BY MATT TUCK
It’s Labor Day, but crime never rests. Instead of saluting the working-class superheroes, let’s acknowledge the villains just looking for a piece of the American dream.
THE WORKING CLASS SUPERHERO
Everyone loves a down-to-Earth, working-class hero story. They’re the underdogs, struggling under the weight of society. They are the Rocky Balboas of the world; the guy on the street who’s just like the rest of us, fighting the good fight while dealing with day-to-day problems. We love them because they are relatable, and their uphill battles make them easy to cheer for. We love them when they win, and sometimes we love them even more when they lose because they never lose their pride. The working-class heroes never forget who they are or where they came from, and we admire them for it.
Comics have been using the formula for years, and they are some of the most successful characters in the business. There’s no better example than Spider-Man, the consummate high school or college student, depending on who’s writing, struggling to balance a normal life with the exhausting duties of being a superhero. Raised by his aunt in Queens, New York, he is one of us. He doesn’t have the luxury of being a billionaire; he has to pay rent (which he will pay once the landlord fixes that damned door), hold down a job, and even do laundry. After 59 years since he debuted in Amazing Fantasy #15, it’s that same core formula that draws readers to him today.
By no means is he the only one. Captain America falls under that working-class hero title (he’s just a kid from Brooklyn), as well as the Fantastic Four’s Thing. For that matter, Wolverine and the Punisher can be counted among the working class; they came from nothing, they speak in plain language, and they aren’t afraid to get their hands dirty.
While it’s easy to sing the praises of the blue-collar superheroes, what about the blue-collar villains? Not the overpowered, world-conquering and universe-destroying godlike beings, but the street-level villains looking for the good life. They aren’t trying to commit mass murder or topple governments or rule the galaxy. Without them, who are the working-class superheroes in the first place?
FIRST APPEARANCE: AMAZING SPIDER-MAN #50
How could I not start the list with Wilson Fisk?
When it comes to street-level crime, the Kingpin is the archetype. Sure, he is filthy rich and the center of a criminal empire, but he started from the ground up and built it with his bare hands (covered in blood, much of the time). Embodying every fictional mob boss you have ever seen from The Godfather to The Sopranos, Fisk isn’t looking to dominate the world under his iron fist; he’s looking to expand his underground grasp by any means necessary.
THE WRECKING CREW
FIRST APPEARANCES (AS A TEAM): DEFENDERS #17 (CAMEO) & DEFENDERS #18 (FULL)
To paraphrase the Allman Brothers Band, they’re just trying to make a living and doing the best they can.
It doesn’t get any more blue collar than the Wrecking Crew. The lovable losers and punching bags of the Marvel Universe, the trio started life as smash-and-grab robbers serving prison time when Wrecker’s crowbar was enchanted with Asgardian magic. He shared that power with his cohorts, and the construction crew criminals put their stamp on Marvel. When you carry magic weapons like crowbars, how can you not be blue collar criminals?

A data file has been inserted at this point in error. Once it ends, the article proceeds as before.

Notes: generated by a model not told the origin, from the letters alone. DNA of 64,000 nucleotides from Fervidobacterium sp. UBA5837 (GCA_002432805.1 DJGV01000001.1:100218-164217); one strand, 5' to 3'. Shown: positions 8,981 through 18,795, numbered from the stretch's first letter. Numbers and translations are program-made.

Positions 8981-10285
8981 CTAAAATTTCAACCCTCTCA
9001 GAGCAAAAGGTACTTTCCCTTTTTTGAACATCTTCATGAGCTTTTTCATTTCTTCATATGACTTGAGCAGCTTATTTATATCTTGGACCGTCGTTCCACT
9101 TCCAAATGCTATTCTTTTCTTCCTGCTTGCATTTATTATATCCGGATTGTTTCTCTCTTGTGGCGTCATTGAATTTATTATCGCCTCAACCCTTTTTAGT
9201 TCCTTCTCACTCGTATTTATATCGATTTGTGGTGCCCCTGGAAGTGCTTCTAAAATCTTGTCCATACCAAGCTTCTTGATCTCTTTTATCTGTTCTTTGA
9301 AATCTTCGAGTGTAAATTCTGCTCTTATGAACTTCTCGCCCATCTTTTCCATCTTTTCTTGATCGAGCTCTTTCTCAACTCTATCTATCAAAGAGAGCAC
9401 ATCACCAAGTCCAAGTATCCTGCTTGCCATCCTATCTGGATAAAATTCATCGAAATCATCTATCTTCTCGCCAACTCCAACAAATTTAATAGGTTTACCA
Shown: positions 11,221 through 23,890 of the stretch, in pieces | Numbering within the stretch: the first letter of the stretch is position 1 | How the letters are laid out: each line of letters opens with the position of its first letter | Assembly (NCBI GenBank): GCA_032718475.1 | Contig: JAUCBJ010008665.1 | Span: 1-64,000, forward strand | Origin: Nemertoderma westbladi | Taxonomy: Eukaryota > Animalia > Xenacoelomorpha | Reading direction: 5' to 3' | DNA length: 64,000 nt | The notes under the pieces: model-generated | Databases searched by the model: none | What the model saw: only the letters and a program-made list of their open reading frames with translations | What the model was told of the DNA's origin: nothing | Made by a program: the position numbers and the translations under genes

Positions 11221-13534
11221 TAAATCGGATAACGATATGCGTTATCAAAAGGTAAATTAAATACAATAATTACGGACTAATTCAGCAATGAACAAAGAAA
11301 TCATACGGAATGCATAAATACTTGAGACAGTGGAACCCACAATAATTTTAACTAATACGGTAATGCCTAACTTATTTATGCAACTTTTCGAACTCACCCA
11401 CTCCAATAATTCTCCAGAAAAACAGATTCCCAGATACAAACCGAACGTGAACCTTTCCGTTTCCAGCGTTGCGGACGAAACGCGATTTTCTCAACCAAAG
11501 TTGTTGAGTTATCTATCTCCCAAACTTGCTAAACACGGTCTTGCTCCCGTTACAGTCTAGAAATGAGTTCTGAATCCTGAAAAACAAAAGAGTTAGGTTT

FIRST APPEARANCE: THE NEW TEEN TITANS #2
At first glance, you may not think Slade Wilson would be a working-class villain. He’s an assassin with millions of dollars worth of equipment at his disposal. Yet, he began as an ordinary person who trained and worked his way through the military before being a super-soldier experiment of his own. He came from nothing to establish himself as the premiere hired gun and the most deadly hand-to-hand combatant in all of DC Comics. In many ways, he is the antithesis to Batman. While they possess many of the same skills, Slade earned his way to riches where Bruce Wayne inherited his fortune.
FIRST APPEARANCE: LEGENDS #1
DC’s mistress of government deception, Amanda Waller fits the bill as a blue collar villain. The most interesting feature about Amanda Waller is that she doesn’t see herself as a villain at all. From her vantage point, she is protecting the entire country, oftentimes from itself, and that includes the heroes she generally finds herself pitted against. She’s not aiming to put herself in the presidency or become some military dictator; Waller is serving her country, and she doesn’t let those pesky morals or value for human life stand in her way. It’s not about money, though it very often is about power. In the end, Amanda Waller views herself as the ultimate patriot.
FIRST APPEARANCE: THE HOOD #1
When it comes to street-level villainy, the Hood is the perfect rags-to-riches story. As the story goes, Parker Robbins was a boy when he saw Electro take on Daredevil. Instead of being inspired by DD’s heroics, Parker was more impressed with Electro and decided then he wanted to be the bad guy.
As a teenager, Parker dropped out of high school to care for his sick mother, resorting to a life of crime to keep the lights on and the hospital bills paid. One day during a burglary, he came upon a demon in a red cloak and boots. Parker killed the demon and took his things, soon discovering that the items were magical. It elevated his illegal shenanigans to new heights, propelling him to crime boss status.
WHO DID I MISS?
Of course there are many more characters that fit the criteria. Who did I miss? Post a comment and nominate your own working-class supervillain. Let’s have some fun.
Matt Tuck is the author of the novel, Lost Bones of the Dead. He is a professional writer, avid comic collector, former teacher, and an international man of mystery. You can follow him on his Facebook page, The Comic Blog.